Our son came home on a rainy November day. Instead of a hospital room, we gathered him to us from an airport waiting area. We knelt and talked to him by the luggage carousel and bonded over dinner at Cracker Barrel.
My heart cracked with the glory of the Lord’s redemption in my life.
While my body was barren, my life wasn’t barren at all, and this child coming home was the settling of another layer of God’s incredible grace into me.
This chilly autumn day when we brought our second eight-year-old child home would forever be marked in my mind as a day of beauty. I looked at my daughter, who had come two years before, and now my son. Glory.
But it was also the beginning of the end of my strength.
This precious little boy was wounded in so many ways and his reaction was to push hard at his new family. His greatest fear was that he would wake up some morning and not have a family, so he tried his best to get it over with.
One day we were sitting on the kitchen floor, trying to get to the heart of the matter, and he finally admitted, “I know you’ll send me away when I’m bad enough.”
Eight-year-olds get into enough trouble on their own, imagine one trying to be bad.
In the weeks and months of struggling to bond with our new child, I found myself fighting off the demons of my own past and my own loss and my own brokenness. I found myself cursing the agony of this sin-filled world where attachment disorders exist.
And I found myself kneeling in the spare room through the quiet midnight hours, begging God to remake me. There was nothing strong left in me. Nothing smart or beautiful or wise or loving.
God once promised that His strength is made perfect in weakness, but it’s so easy for me to forget that truth.
My mind tells me I need to serve from strength, but it is the service from weakness that overflows and pours God’s grace into my life and the lives of those around me.
When I was at my weakest point, God began bringing people into our lives. A renter with a tragic past. A friend with a loss so deep is shattered me. A neighbor who was so poor, so needy, so hungry for life and truth and hope is made me ache. And these precious, heartbroken children, who just wanted to know if this family would keep them for real, even when they pushed as hard and as terrible as they could.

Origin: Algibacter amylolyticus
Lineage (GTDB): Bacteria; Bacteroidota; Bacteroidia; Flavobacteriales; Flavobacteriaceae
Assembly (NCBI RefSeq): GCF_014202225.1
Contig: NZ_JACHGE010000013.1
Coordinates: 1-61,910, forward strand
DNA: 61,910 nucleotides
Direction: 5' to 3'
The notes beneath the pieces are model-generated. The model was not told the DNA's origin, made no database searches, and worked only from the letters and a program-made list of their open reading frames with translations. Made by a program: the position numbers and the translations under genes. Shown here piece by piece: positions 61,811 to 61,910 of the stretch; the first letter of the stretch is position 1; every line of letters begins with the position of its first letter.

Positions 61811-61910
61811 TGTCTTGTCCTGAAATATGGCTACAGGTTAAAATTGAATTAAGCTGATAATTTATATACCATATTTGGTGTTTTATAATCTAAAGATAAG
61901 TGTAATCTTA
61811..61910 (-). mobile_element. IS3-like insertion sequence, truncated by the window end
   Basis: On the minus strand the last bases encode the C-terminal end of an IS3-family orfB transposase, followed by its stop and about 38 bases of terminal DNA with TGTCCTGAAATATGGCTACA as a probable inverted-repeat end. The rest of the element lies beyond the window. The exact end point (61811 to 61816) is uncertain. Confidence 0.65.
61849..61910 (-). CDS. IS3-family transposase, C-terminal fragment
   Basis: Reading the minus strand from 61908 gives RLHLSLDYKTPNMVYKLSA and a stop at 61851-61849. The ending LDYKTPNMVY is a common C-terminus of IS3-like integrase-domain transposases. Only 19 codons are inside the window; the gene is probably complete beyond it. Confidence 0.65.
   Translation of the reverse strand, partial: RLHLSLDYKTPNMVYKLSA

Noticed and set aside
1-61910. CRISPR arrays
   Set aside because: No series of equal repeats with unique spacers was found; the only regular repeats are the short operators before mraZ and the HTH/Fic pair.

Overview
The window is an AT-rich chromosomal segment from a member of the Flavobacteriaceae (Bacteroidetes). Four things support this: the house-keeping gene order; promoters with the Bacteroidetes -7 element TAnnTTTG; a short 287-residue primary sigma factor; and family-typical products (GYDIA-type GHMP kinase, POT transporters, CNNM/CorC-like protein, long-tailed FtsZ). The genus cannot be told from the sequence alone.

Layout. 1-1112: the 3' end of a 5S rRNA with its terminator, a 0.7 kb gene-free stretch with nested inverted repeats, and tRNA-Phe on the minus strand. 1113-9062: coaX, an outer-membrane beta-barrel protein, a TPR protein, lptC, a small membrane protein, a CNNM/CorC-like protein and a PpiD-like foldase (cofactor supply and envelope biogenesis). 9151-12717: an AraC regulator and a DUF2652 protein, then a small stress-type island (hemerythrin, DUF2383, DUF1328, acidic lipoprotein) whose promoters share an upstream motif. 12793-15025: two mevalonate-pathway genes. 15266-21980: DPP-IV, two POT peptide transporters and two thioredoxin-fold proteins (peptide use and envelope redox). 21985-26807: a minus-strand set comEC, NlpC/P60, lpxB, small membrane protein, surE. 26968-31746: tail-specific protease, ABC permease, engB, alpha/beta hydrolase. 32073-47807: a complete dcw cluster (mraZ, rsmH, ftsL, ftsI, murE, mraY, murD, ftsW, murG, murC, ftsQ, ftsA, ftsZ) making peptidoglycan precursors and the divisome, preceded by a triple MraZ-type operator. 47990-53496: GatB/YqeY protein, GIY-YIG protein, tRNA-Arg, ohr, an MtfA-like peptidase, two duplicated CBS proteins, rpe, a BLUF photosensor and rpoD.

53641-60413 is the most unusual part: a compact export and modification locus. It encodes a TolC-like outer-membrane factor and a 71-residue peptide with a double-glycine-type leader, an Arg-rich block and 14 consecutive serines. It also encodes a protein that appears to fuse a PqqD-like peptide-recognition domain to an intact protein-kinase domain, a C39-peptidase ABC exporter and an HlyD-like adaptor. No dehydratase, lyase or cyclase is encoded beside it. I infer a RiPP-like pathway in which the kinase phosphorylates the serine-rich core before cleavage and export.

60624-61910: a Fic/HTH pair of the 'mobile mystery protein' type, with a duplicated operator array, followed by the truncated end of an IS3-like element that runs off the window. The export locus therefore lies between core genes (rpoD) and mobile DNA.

So I begged God for strength and I really thought I was failing, because I had none.
None at all. Instead, I just served from this broken, empty place. I made cups of coffee and cooked meals and offered our shower and our extra bed and wrote stories about God’s faithfulness. I helped my son redo his math page for the fifth time and gave my daughter another chance to say, “Okay, Mom” without the attitude, and I groaned at the mountains of laundry. I bit back words of anger. I cried as I told my children that I couldn’t handle one. more. thing.
And inside, I wondered if there was anything worthwhile left in me.
What surprised me were the letters and phone calls and quiet words of friends. The response to my emptiness, my weakness, was a response of hope.
I would say, “I’m not mothering well right now. I am fighting anger and frustration. I’m praying desperately, all day long, to just keep my heart right before God.”
And what I found was all these women around me looking up with hope on their faces.
Because in all of this crazy, I haven’t lost hold of Jesus. I can’t. Not after all He’s done for me. All the places He’s carried me.
So I’m weak. Incredibly, indescribably, weak. But I’m holding tight to the One who is strong.
And I’m finally realizing that serving from here, from this broken place, is the greatest service there is.
If you are feeling that you’re at your weakest right now, I want to encourage you. God can use you, right from here. In fact, I think this is place He desires most to use you from.
Serve from your emptiness, dear ones. Serve from your weakness. And watch the Father feed thousands from the pittance you have to offer.
After all, that’s what He’s always done.
Photography: JenniMarie Photography